News

The New Gen Ed Lottery System, Explained

News

Armed Individuals Sighted in Harvard Square Arraigned

News

Harvard Students Form Coalition Supporting Slave Photo Lawsuit's Demands

News

Police Apprehend Armed Man and Woman in Central Square

News

107 Faculty Called for Review of Tenure Procedures in Letter to Dean Gay

Mere Grandstanding?

DISSENT

By Emily M. Bernstein

IN accepting the incomplete reports on the facts unearthed by and the motives of the Justice Department probe, the staff is falling under the spell created by the political grandstanding of the Bush Administration. This probe is yet another effort to attack relatively unimportant issues while avoiding the innumerable problems facing the country.

Although there is no question that higher education prices are high--and similar from school to school--this is not necessarily a product of overt collusion. Schools could very well raise their prices to match those of other institutions without explicitly setting a price. In addition, there are many fixed costs that colleges must bear, such as competitive salaries for professors and making up for the appalling lack of federal funding for everything from financial aid to necessary research.

Even if these schools were found to fix the price of higher education, the majority neglected to consider the argument that students should not choose schools on the regular free-market model of lowest price.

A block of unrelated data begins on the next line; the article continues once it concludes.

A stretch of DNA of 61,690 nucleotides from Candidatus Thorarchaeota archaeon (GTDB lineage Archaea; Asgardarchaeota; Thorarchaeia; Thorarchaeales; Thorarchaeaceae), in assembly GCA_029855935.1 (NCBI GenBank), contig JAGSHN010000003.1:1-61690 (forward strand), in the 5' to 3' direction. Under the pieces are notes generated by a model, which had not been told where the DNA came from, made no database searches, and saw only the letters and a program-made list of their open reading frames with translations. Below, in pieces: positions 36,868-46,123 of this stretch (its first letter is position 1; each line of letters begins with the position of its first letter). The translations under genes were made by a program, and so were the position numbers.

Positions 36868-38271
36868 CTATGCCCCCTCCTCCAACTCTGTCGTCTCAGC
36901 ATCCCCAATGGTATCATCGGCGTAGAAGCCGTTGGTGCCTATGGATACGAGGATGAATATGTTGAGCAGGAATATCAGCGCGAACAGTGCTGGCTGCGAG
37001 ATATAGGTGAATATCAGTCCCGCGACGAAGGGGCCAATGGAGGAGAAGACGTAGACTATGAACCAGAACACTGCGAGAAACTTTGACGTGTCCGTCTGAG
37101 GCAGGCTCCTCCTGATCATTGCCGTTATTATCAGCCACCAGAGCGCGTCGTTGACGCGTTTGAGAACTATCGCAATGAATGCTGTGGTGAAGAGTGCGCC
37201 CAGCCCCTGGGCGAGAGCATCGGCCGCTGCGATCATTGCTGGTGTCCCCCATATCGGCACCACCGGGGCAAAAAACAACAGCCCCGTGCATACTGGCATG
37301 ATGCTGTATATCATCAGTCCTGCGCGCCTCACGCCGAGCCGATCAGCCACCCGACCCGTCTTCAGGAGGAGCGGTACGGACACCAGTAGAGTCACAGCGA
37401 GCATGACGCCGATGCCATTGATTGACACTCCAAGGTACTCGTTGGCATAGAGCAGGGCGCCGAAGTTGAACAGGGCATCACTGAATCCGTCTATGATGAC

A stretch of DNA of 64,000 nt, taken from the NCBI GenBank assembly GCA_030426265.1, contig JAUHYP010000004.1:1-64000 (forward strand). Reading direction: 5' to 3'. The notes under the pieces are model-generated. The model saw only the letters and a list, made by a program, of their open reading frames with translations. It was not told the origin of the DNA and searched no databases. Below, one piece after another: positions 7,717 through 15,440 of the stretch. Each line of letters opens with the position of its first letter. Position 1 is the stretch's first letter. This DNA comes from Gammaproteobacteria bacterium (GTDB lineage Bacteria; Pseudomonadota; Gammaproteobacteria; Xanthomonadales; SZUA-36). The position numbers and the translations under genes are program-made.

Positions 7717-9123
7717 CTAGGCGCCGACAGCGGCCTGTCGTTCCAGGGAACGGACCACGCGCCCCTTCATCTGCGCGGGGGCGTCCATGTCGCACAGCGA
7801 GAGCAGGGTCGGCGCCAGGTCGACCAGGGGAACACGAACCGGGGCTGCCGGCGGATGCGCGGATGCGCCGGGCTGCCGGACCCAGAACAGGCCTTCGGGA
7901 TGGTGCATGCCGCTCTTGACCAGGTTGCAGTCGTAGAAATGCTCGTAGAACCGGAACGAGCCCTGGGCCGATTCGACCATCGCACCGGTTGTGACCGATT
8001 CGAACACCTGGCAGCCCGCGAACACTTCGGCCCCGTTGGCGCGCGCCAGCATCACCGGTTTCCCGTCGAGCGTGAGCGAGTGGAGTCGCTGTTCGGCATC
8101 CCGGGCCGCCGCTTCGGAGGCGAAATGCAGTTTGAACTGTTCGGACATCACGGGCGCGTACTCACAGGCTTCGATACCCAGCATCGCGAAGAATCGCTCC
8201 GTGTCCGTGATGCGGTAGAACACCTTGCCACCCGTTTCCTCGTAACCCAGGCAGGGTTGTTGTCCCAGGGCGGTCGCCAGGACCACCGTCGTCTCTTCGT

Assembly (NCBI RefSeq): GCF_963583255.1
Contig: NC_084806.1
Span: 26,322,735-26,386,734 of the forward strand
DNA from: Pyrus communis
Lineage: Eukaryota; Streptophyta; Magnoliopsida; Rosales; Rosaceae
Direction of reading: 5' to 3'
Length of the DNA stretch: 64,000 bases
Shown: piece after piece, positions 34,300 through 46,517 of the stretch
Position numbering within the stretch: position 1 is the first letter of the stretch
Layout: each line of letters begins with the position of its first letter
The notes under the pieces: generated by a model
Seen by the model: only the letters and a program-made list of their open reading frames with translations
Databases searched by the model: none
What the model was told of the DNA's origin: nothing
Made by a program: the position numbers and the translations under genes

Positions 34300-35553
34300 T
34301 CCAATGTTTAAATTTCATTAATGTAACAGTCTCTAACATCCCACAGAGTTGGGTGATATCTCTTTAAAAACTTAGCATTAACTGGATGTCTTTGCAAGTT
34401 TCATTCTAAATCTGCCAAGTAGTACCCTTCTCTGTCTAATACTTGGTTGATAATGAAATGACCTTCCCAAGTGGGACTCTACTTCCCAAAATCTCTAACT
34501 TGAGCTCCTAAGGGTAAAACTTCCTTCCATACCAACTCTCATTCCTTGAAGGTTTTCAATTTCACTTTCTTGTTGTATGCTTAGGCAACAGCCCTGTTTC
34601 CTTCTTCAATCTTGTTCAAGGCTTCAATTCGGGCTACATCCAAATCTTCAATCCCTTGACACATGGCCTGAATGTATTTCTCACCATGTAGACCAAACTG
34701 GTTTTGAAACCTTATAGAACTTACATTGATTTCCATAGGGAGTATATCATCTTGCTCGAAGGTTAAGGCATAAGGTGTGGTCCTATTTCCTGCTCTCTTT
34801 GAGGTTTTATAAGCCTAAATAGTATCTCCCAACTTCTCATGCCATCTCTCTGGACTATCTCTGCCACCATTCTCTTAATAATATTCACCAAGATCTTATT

Most important, if the Justice Department finds that these schools have violated the Anti-Trust Act--a conclusion that is likely given the government's need to produce results since it has so far only spouted rhetoric--it will simply demand an end to such practices without allowing for a new form of regulation. And an end to the "overlap group" and other such discussions among schools will mean an end to the practice of setting across-the-board financial aid levels according to need.

The staff ignores this inevitable effect when it dismisses the financial aid issue as irrelevant to the investigation. If the department deregulates the education industry, it will leave schools to compete for top students by offering higher and higher aid awards, rather than setting those awards according to need. By offering inordinately high financial aid packages to some students, colleges will insure that there is less money available for the majority of students--a result that is certainly not "in the best interest" of the country as a whole.

Want to keep up with breaking news? Subscribe to our email newsletter.

Tags